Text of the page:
From Parker’s Hole return to the paved path and continue on the trail keeping the Shenandoah River on your left side. Once the trail turns from asphalt to concrete stop and face toward the Shenandoah River. The distance from your fifth stop to the sixth is .17 miles.
“Colonel Thoburn… was the coolest man on the field.”
Lt. Col. Thomas Wildes, 116th Ohio
Depending on the time of year and the foliage on the trees you can see some of the upland ridges on the river’s opposite shore. You are now positioned opposite the battlefield’s northernmost point. In an effort to alleviate the pressure now being felt by Col. John Vance’s 4th West Virginia Infantry—a regiment which had a portion of its members carrying discharge papers in their pockets—Thoburn repositioned his regiments to counter Rodes’ attack. In addition to moving the 116th Ohio to his beleaguered northern flank, Thoburn also ordered Col. Daniel Frost to wheel his brigade so that instead of facing west it faced north and presented a front to Rodes’ division. In the process of maneuvering his brigade Col. Frost was mortally wounded, “shot through the bowels.” His wounding and the fire the brigade endured from Gen. Gabriel Wharton’s division caused a panic, compelled his brigade to flee the battlefield and cross the river to the relative safety of the property now owned by Shenandoah University. While portions of Thoburn’s command fled to this side of the river some believed it best to remain and fight until nightfall. From their position near the river’s edge—a road bounded on its western edge by a stone wall—Thoburn’s troops fended off additional Confederate assaults.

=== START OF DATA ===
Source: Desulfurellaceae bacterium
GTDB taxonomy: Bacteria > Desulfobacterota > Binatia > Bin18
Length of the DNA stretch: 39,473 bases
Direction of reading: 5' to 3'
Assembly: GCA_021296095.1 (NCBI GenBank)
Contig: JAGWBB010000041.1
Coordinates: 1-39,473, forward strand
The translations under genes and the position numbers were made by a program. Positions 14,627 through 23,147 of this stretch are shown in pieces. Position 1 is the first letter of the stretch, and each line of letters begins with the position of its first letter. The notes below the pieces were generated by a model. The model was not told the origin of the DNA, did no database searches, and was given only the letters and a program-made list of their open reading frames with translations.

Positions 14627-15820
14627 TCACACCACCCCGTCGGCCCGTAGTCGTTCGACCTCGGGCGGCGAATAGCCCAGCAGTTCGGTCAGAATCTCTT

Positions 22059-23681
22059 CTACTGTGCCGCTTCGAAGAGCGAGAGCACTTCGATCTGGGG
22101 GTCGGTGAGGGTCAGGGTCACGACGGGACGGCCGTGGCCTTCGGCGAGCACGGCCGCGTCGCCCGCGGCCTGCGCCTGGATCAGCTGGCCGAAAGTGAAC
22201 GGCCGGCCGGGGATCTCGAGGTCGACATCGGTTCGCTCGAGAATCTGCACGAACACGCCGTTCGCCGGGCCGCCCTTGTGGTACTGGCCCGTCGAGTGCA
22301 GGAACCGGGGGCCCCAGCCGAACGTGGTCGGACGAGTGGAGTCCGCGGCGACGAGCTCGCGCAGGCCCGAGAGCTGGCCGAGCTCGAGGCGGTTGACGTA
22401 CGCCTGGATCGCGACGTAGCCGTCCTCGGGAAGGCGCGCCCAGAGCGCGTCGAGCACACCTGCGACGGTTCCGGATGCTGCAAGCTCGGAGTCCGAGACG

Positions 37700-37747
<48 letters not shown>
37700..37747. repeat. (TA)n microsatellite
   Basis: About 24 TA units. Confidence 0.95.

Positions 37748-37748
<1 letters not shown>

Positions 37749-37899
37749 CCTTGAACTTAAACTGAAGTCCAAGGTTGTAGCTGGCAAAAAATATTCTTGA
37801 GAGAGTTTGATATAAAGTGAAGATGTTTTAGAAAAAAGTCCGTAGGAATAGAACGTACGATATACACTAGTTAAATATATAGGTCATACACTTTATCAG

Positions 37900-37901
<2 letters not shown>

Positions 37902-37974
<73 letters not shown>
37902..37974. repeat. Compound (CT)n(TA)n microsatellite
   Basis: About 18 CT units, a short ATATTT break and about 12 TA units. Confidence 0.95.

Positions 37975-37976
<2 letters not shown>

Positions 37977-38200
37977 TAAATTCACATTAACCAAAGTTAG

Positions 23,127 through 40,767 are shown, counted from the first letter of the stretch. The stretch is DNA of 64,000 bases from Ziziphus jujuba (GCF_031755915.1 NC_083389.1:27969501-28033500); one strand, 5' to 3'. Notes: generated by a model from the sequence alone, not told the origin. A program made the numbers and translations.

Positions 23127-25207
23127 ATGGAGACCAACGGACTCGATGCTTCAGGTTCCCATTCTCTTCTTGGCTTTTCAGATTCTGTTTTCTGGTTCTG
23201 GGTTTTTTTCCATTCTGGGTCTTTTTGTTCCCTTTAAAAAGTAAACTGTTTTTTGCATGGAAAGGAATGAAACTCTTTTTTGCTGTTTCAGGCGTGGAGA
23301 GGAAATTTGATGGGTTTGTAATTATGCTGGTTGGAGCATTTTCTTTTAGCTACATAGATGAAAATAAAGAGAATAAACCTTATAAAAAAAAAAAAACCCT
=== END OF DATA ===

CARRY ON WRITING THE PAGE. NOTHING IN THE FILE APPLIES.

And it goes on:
Reverse direction on the trail so that the Shenandoah River is on your right side. As you proceed you will notice a concrete trail moving up the slopes to your left. Cross the small strip of grass and take the concrete path up the slope. Follow the concrete path until you reach the wayside marker near the crest. Please note that this is a somewhat steep incline. The distance from your sixth stop to the seventh is .15 miles.